If you’re creative, you probably spend a lot of time on Pinterest getting ideas. It’s a great place to find inspiration for your sewing projects, but it can be completely overwhelming. It’s like drinking from a firehose of inspiration!
You also probably sometimes get stuck in analysis paralysis because of the sheer volume of ideas you can find there. So the question is: how can you effectively collect inspiration without feeling frozen with indecision over all the possibilities?
If you log into Pinterest and feel simultaneously inspired and totally overwhelmed, Sarai and Haley are here to help. Sarai and Haley use Pinterest a lot for their work here at Seamwork and for their own personal sewing projects. In this video on our YouTube channel, they’ll share 5 ideas for how to use Pinterest and then some hot tips for maintaining an effective Pinterest inspiration board.
Idea 1: Create a core style board
If you create a central place for things you identify with your style—not just fashion inspiration but art, movies, nature, and colors—you’ll have one place to see a combination of things that represent you.
Your core style can seem hard to define, but if you create a board where you can store anything that inspires you, then you'll start to see themes, silhouettes, and colors emerge. If you need help with your core style, Seamwork members get a free Style Workshop eBook, which walks you through 10 exercises to define your core style. You can download it here.
Idea 2: Use feeder boards
A feeder board is one big board that stores all of your ideas. It could even be the same as your core style board. Feeder boards are helpful because you can store everything on one board and pull ideas into other, more specific boards. For example, your core style board can serve as your feeder board, and you can pull ideas from that board to separate boards for different seasons, travel, or other more specific ideas.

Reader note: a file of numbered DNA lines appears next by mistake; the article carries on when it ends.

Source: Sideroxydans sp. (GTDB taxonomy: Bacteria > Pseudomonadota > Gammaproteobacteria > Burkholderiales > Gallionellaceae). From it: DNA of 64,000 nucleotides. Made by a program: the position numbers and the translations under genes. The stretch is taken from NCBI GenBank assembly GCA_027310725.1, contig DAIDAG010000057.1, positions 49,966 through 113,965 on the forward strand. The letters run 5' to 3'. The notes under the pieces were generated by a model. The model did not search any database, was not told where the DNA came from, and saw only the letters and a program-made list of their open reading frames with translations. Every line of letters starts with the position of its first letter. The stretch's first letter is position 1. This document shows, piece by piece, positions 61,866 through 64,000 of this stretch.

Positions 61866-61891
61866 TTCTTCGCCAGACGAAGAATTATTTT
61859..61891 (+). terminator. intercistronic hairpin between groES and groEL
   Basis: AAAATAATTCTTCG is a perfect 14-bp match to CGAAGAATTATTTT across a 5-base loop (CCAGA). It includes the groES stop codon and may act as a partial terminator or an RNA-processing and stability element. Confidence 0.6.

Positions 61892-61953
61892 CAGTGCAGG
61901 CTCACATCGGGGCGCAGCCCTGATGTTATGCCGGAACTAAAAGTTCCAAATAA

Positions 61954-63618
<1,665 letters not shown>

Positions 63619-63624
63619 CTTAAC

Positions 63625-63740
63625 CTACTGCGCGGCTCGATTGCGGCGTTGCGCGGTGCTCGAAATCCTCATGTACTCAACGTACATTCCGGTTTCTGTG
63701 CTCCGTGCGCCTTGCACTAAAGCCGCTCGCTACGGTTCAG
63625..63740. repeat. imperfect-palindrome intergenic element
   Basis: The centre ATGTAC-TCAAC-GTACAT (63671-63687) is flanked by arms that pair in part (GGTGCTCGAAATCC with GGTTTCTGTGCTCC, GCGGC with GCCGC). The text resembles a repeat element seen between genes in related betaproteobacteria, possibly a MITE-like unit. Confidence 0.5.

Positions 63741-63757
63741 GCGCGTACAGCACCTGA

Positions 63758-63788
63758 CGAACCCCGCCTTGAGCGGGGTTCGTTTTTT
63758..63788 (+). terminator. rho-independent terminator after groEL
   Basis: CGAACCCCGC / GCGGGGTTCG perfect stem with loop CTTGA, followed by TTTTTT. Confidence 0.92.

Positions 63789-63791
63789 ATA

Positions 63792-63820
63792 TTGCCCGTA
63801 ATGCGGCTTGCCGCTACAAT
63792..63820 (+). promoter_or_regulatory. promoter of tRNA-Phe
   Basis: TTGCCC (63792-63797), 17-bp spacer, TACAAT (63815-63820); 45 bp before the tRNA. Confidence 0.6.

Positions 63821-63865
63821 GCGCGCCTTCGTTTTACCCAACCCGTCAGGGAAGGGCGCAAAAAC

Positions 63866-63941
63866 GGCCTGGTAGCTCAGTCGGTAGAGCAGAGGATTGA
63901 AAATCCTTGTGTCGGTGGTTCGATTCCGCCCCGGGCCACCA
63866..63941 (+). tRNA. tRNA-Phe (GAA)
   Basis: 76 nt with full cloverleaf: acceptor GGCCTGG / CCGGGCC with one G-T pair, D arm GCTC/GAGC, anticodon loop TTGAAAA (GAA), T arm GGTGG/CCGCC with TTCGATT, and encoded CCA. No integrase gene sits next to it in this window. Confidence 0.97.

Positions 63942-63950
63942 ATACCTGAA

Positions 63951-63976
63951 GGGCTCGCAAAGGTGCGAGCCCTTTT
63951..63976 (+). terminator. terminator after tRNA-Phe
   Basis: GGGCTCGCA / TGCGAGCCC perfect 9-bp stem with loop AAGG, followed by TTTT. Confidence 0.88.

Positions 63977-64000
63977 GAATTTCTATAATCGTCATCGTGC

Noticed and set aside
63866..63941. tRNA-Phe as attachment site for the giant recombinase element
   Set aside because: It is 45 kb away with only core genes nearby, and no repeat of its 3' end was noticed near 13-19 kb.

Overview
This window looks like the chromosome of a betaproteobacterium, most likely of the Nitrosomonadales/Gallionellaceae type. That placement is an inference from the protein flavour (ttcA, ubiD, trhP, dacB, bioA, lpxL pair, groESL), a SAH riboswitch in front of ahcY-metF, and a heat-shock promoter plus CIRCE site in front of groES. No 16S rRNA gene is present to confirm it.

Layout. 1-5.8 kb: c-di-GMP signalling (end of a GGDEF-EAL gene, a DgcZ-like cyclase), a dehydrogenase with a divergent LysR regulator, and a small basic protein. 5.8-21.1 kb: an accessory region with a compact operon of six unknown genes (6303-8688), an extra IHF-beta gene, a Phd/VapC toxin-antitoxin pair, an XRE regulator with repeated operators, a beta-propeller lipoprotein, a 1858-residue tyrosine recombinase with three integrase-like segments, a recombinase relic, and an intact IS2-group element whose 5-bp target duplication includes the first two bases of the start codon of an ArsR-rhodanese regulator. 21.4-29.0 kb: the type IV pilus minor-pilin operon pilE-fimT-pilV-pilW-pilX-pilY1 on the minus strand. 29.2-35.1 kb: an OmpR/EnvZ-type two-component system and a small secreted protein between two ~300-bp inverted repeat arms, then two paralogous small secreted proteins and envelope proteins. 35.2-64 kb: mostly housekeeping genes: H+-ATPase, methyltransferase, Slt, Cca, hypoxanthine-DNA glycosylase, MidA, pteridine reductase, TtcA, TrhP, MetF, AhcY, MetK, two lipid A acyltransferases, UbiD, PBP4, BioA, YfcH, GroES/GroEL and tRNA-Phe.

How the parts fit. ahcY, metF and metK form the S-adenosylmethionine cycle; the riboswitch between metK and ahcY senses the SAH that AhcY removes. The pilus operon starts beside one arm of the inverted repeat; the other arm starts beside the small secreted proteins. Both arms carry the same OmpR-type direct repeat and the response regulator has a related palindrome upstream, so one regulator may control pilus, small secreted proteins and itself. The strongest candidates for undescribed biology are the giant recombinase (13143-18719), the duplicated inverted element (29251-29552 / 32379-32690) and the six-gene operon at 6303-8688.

Or, you can make feeder boards for each season, capture all of your seasonal inspiration in one place, and then pull from there to create individual sewing projects. For example, collect inspiration for fall and then pull out the ideas that coordinate with a specific fall project, like a denim jacket or a pair of trousers.
Idea 3: Create a project queue for the season
If you want to use Pinterest beyond the inspiration phase of your sewing, you can create a project queue for the projects you will sew next. Make boards for things you want to sew and arrange the projects in order, even pinned alongside fabric so everything is all in one place. Use the section features in boards to nest ideas.
Creating project queues is especially helpful for our Design Your Wardrobe course. You can pull ideas directly from your mood board into your queue, which gives you a digital sewing queue.
Idea 4: Create a board for styling ideas
Another idea for Pinterest is to create boards for styling ideas. So, for example, if you’d like to make a plaid coat, start collecting outfit ideas on a board dedicated entirely to plaid coats. Look for pants and shoes that look nice with a plaid coat. Or create a board that’s a bit more general, like black jeans, sweaters, or summery dresses.
These styling boards can actually help you find patterns and fabric. Once you get a sense of the silhouettes and colors you like, you can start looking for patterns and fabric that match.
Idea 5: Create a wishlist board
Another idea is to use Pinterest as a wishlist and save the things you want to buy and make. You can save fabric, garments, patterns, notions, machines, and tools. A bonus is that you can send the board to anyone who might need to buy you a gift.
Having a wishlist can also make you think more about what you really want in your life. Sometimes trends are fleeting, or you feel pressured to make a popular pattern, but you don’t necessarily need it in your closet. If you have a running wishlist on Pinterest, you can keep track of the things that grab your attention over time. That way you know you will wear them.
Now, instead of feeling analysis paralysis when you log in to Pinterest, you’ll just have an organized place to store your ideas and plan your projects. If you want to extend your Pinterest board into an active sewing queue, check out our Design Your Wardrobe course, and you’ll create a plan for the next 3-6 months of sewing.